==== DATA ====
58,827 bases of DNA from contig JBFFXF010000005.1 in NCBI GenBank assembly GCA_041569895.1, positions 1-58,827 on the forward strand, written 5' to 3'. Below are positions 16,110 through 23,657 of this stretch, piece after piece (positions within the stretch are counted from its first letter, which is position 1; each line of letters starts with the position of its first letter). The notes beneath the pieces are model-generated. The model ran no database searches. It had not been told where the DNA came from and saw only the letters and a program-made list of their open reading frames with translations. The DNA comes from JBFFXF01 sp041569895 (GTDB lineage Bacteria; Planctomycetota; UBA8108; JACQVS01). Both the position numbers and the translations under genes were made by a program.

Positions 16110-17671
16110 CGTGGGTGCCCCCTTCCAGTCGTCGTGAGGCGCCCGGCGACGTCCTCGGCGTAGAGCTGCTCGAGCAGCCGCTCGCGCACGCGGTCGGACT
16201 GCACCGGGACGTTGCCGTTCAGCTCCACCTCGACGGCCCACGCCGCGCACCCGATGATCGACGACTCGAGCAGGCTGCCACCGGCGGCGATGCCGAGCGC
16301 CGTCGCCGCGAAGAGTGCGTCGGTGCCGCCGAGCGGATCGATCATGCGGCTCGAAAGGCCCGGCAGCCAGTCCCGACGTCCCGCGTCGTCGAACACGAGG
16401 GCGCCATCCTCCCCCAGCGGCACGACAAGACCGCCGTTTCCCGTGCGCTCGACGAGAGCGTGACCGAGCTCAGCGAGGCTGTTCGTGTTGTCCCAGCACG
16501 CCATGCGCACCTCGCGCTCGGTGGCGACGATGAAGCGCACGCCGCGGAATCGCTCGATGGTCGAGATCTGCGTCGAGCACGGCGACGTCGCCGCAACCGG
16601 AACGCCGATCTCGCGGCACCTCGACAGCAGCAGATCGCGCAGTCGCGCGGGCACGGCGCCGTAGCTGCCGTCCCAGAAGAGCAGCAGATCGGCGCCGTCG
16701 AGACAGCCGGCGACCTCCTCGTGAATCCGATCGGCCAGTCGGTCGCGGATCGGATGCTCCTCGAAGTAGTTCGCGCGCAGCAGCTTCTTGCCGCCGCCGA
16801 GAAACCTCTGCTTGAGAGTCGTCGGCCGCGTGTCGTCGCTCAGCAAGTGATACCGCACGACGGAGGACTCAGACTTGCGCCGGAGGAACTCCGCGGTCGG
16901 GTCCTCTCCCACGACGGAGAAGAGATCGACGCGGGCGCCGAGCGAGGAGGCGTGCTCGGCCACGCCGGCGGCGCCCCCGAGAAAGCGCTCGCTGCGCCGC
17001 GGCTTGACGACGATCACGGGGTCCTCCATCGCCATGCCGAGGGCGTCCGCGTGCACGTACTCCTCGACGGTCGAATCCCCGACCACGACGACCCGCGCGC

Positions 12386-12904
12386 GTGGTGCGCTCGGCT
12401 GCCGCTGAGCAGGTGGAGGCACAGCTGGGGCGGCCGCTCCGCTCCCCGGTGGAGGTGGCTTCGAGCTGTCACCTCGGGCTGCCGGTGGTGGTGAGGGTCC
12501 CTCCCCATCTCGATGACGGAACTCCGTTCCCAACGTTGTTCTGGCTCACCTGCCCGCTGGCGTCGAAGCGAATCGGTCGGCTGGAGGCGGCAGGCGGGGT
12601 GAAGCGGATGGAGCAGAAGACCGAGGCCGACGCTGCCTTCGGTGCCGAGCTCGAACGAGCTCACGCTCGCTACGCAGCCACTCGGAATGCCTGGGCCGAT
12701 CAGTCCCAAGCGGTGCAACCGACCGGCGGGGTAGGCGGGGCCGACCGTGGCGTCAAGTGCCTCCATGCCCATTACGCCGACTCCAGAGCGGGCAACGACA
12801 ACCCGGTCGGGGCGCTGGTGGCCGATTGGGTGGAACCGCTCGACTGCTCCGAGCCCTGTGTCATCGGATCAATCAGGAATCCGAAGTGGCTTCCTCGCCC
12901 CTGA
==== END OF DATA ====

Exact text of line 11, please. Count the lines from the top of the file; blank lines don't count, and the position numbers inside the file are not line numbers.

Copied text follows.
16901 GTCCTCTCCCACGACGGAGAAGAGATCGACGCGGGCGCCGAGCGAGGAGGCGTGCTCGGCCACGCCGGCGGCGCCCCCGAGAAAGCGCTCGCTGCGCCGC